Internet music streaming turns imperialistic

Annie Campbell, Editorial Board

The world of music is a booming industry, a pastime, and a source of expression for many.  As high school students, music is all around us.  It’s playing every time we get into the car or walk into a building, and for me it’s on the second I get home and take out my homework.

With the era of iPhones, iPads, and MacBooks, Apple wants you to believe that iTunes is the only option for some good tunes.  But who wants to pay $1.29 or even buy a physical CD to listen to a song when you can listen to the same song for free?

This mantra is what has driven young adults and people all over the world to turn to Internet music streaming services, some of the most popular being Pandora, iHeart Radio, Sound Cloud, and my personal favorite, Spotify.

Free music streaming is taking over the music industry.  Although there are many issues with rights, and how little the artists are being paid with each time their song is played; this does not concern the average consumer.

According to Nielsen SoundScan, information and sales tracking system company, on-demand streaming services jumped an incredible 42% in the first half of 2014 compared to a year ago, soaring to 70.3 million streams. Sales of digital downloads, meanwhile, dropped 13% to $593.6 million during the first six months, from $682.2 million the year before.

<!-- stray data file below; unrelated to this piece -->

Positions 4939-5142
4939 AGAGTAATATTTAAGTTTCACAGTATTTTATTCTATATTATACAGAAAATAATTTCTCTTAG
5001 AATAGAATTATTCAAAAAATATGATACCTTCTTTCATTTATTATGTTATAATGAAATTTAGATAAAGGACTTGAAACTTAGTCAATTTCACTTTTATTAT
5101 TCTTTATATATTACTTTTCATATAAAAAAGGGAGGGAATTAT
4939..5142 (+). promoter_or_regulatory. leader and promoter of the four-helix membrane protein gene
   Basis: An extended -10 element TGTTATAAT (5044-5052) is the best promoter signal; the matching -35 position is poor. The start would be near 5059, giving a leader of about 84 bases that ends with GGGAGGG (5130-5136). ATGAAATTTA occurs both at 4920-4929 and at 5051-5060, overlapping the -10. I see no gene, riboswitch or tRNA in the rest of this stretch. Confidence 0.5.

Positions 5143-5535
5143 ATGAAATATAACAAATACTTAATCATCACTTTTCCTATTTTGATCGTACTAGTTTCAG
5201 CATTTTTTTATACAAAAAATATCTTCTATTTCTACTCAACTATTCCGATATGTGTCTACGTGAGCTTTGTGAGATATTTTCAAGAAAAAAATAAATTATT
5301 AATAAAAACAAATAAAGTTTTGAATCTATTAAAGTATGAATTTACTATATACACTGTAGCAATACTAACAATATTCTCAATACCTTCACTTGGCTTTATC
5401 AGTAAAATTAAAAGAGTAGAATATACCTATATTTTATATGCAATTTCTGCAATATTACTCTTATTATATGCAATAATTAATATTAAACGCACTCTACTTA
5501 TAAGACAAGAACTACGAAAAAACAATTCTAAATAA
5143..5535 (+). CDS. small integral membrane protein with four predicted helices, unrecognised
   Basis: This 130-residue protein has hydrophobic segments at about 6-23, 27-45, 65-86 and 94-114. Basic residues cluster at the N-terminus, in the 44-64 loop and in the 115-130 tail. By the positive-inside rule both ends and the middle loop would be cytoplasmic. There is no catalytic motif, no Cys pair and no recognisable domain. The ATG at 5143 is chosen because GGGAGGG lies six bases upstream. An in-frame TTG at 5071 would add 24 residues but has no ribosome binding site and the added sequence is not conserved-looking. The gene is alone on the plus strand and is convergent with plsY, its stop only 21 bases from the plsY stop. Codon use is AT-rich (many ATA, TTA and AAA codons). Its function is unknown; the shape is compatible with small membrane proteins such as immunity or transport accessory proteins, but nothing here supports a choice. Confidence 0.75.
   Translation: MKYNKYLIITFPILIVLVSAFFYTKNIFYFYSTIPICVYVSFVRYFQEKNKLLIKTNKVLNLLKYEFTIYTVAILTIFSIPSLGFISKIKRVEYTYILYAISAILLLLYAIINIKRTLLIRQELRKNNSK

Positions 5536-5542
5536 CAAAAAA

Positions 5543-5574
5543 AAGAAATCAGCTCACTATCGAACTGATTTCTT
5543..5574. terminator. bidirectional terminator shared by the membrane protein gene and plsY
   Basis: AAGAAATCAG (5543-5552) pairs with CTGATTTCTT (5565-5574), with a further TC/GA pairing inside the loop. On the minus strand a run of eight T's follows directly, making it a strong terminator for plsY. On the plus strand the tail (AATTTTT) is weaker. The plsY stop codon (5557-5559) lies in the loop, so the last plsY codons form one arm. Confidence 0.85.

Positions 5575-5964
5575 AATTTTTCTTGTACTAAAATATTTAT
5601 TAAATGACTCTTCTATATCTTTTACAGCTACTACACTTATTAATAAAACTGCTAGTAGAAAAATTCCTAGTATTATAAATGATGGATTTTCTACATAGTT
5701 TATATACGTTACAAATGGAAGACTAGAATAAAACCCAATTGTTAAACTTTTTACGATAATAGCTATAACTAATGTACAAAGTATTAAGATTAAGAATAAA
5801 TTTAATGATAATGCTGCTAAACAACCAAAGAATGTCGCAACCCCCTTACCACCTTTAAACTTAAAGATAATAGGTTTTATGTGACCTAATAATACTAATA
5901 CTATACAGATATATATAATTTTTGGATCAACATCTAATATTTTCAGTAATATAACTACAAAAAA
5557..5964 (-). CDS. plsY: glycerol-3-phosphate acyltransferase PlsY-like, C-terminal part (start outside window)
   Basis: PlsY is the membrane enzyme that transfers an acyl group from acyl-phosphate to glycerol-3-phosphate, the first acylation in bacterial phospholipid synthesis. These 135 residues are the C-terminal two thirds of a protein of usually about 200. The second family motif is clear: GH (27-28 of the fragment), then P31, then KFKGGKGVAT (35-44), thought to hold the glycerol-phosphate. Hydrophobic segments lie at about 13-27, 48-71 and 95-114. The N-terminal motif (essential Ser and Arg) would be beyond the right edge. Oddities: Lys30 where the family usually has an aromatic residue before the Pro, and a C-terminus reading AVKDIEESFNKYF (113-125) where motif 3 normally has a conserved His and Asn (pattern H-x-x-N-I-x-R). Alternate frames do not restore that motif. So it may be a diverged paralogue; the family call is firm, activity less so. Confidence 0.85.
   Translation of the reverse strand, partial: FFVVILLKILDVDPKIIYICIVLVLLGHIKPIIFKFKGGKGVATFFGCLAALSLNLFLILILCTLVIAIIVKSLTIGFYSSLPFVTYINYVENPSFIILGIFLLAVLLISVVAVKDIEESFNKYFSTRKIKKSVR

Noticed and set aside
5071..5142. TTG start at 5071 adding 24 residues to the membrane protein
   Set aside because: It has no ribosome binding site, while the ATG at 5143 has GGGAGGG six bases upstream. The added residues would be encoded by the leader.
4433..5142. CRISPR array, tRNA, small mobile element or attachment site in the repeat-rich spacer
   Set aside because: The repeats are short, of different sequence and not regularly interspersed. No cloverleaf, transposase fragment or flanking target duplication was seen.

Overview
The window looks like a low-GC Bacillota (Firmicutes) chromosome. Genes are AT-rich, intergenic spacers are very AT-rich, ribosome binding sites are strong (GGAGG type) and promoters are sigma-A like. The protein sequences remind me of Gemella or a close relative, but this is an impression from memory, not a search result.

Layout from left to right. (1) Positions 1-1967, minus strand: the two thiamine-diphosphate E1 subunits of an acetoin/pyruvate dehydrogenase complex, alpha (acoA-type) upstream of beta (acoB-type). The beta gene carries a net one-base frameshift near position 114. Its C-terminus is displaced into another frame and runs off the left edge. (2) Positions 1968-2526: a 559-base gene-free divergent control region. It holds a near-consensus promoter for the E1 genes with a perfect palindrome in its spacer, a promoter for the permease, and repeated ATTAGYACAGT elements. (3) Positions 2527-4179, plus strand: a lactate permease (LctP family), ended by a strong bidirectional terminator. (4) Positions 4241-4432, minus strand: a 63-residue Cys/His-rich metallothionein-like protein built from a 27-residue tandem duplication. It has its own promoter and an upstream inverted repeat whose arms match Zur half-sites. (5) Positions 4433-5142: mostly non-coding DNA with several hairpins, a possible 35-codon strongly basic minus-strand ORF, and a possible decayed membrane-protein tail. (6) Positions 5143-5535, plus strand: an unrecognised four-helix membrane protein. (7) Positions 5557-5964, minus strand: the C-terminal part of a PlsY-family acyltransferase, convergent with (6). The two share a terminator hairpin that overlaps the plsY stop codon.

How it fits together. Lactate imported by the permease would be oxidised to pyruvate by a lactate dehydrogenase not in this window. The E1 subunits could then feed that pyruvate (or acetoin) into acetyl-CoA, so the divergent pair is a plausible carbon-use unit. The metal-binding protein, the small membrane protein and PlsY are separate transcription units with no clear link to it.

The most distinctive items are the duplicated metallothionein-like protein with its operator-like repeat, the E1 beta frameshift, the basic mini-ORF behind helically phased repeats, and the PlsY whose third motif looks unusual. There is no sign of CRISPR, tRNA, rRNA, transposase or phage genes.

It seems to be that the need to own songs has come second to the convenience and accessibility of these free music services, and I could not agree more.

At the age of merely 17, I have dabbled in some of these Internet streaming worlds such as the ever-popular Pandora, and I even went through a phase with iHeart radio.  However, now as a seasoned Spotify user, I can tell you that nothing comes close to the Spotify experience.

With the ability to play virtually any song at any given time, I have lost all interest in iTunes and have placed all of my trust into the wonderful people at Spotify.  I have also recently upgraded to Spotify premium for the ability to stream music offline and be ad free.  With over 20 million songs available at your disposal, Spotify listeners can find all of their favorite jams.  It doesn’t matter if these songs are old or brand spanking new, they will most likely be in the Spotify library.

If I did not convince you download Spotify, I would highly recommend looking into one of the many different online music streaming services and join the millions of people taking part in the free online music take over.